#66: Gabriel Davis, Buffalo Bills
#67: John Brown, Las Vegas Raiders
#68: Russell Gage, Atlanta Falcons
#69: Jamison Crowder, New York Jets
#70: Emmanuel Sanders, Buffalo Bills
Is this the Tre’Quan Smith breakout year? We can all hope! The 25-year-old’s best season was his rookie year, and if he’s utilized similar as a contested-catch vertical threat with Jameis Winston under center, he could be a factor as New Orleans’ #2 receiver. He offers very similar big-play upside to Gabriel Davis and John Brown, whereas Brown’s replacement, Emmanuel Sanders, is the best real-life receiver of the bunch but doesn’t offer that same “boom” potential without enough targets.
With Julio Jones now with the Titans, could this lead to a major role for Russell Gage? He was quietly very productive last season, though his yards/route run (1.52) indicates that was more due to sheer volume than anything else. Still behind Calvin Ridley and Kyle Pitts, I’m not sure his target share will be high enough to justify lackluster efficiency numbers now that he won’t get as much time in the slot. Speaking of, I wonder if Jamison Crowder also plays more on the outside with the emergence of Elijah Moore in New York. He relies a lot on targets for fantasy value, but he’s also a monster after the catch and could get a higher target share than expected, so he’s worth monitoring.
#71: Nico Collins, Houston Texans
#72: Christian Kirk, Arizona Cardinals
#73: Terrace Marshall Jr., Carolina Panthers
#74: Allen Lazard, Green Bay Packers
#75: Amon-Ra St.Brown, Detroit Lions
Rookie alert! My pre-draft projection analysis was quite high on Nico Collins, who averaged 19.7 yards/reception as a junior at Michigan, suffered from poor quarterback play, and tested out very well athletically. Now, ineffective quarterback play could be a factor in Houston, though he also has the easiest path to targets of anyone else ranked similarly. That is, besides Amon-Ra St.Brown, who is the type of reliable, lower aDOT slot receiver Jared Goff may cater to, though he’s more reliant on targets than Collins. As for Terrace Marshall Jr., many thought he was a first-round talent and he’s rank higher with a more certain role. That said, we aren’t even sure he starts as the team’s #3 receivers, and it’s important to remember how many targets will go to DJ Moore, Robby Anderson, and Christian McCaffrey.
Christian Kirk’s efficiency numbers have taken a hit since head coach Kliff Kingsbury took over, though that at least matters less with how pass-heavy Arizona’s offense is. Lazard, meanwhile, was on a tear for the first three games of the year before going down with injury. There’s some “upside” if he regains his role in the Packers offense, though there’s nothing to suggest that will happen.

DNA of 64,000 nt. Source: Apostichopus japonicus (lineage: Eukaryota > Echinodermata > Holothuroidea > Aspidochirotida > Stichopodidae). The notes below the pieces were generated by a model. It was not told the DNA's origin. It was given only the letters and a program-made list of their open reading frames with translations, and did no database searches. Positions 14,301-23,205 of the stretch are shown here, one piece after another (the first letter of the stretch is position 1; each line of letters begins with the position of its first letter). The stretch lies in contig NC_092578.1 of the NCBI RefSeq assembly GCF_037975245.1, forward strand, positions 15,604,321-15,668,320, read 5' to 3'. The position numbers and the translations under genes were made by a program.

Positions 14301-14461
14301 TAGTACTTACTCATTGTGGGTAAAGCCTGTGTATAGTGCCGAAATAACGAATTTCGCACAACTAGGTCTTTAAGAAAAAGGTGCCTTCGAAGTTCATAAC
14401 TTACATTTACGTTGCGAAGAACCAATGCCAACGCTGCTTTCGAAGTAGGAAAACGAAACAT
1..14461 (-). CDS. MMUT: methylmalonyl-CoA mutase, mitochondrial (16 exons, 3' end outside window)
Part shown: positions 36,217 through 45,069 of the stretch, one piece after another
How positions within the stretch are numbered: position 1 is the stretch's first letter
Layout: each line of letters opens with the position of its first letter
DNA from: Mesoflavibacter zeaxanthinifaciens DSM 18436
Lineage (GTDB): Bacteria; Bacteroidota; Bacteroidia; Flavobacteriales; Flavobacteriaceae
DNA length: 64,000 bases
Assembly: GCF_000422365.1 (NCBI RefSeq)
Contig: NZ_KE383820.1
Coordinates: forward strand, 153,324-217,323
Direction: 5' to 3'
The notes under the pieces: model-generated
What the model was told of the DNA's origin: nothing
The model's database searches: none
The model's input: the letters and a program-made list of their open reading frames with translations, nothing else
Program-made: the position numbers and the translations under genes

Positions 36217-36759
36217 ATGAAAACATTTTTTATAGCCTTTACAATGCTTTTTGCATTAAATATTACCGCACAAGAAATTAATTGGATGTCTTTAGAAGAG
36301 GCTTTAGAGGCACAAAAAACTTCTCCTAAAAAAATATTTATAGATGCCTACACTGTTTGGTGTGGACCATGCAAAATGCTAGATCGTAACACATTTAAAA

#76: Denzel Mims, New York Jets
#77: Jakobi Meyers, New England Patriots
#78: Darius Slayton, New York Giants
#79: Ka’Darius Toney, New York Giants
#80: KJ Hamler, Denver Broncos
As a Denzel Mims supporter, I’d like an explanation why he’s been getting snaps with the team’s second-team receivers! He performed quite well in games not quarterbacked by Sam Darnold, and his high aDOT-style would seemingly pair well with Zach Wilson. Sigh. I guess we’ll look elsewhere in the Big Apple, where the Giants aren’t making lives easier for fantasy owners as well by drafting Ka’Darius Toney in the first round. As a different animal after the catch, I’d expect Toney to work in a similar “gadget” role to Rondale Moore, though there’s overall less passing likely with the Giants offense. That isn’t great news for Darius Slayton, who becomes more redundant with Kenny Golladay on board and whose numbers look a lot worse if you adjust for his projected target share this season.
Volume-adjusted numbers also don’t point a pretty picture for Jakobi Meyers. His 2.24 yards/route run was remarkable last season, yet 24 of his 78 targets came in just two games and New England has added a lot to their receiving corps- there isn’t much big-play ability present. That isn’t a concern with KJ Hamler, though do you really want the fourth option of a passing game quarterbacked by Drew Lock? (Sorry Broncos fans!)
#81: DeSean Jackson, Los Angeles Rams
#82: Randall Cobb, Houston Texans
#83: Tyrell Williams, Detroit Lions
#84: AJ Green, Arizona Cardinals
#85: Marquez Valdes-Scantling, Green Bay Packers
I remember the days where DeSean Jackson was an elite deep threat, Randall Cobb was a prolific receiver, and AJ Green was considered on of the true “alpha” receivers in the NFL. Sadly, that time is no longer now. Jackson will have to compete for targets just do be the third receiver with the Rams offense, though he offers value-per-touch upside that only Valdes-Scantling, who is in a similar situation can match. Cobb, Williams, and Green, to boot, may all receive more targets, though there’s not a lot that you can expect to happen with those opportunities.
- Best Values: Michael Thomas, Diontae Johnson, Odell Beckham Jr., Antonio Brown, Tyler Boyd
- Least-Optimal Values: Mike Evans, Marquise Brown, Robert Woods
- Most Intriguing Late-Round Targets (Non Rookie): Mecole Hardman, Tre’Quan Smith
- Most Exciting Rookies (Value): Elijah Moore, Ja’Marr Chase (duh)
- Players With Widest Range of Outcomes: Tyler Lockett, Kenny Golladay, Chase Claypool, Brandon Aiyuk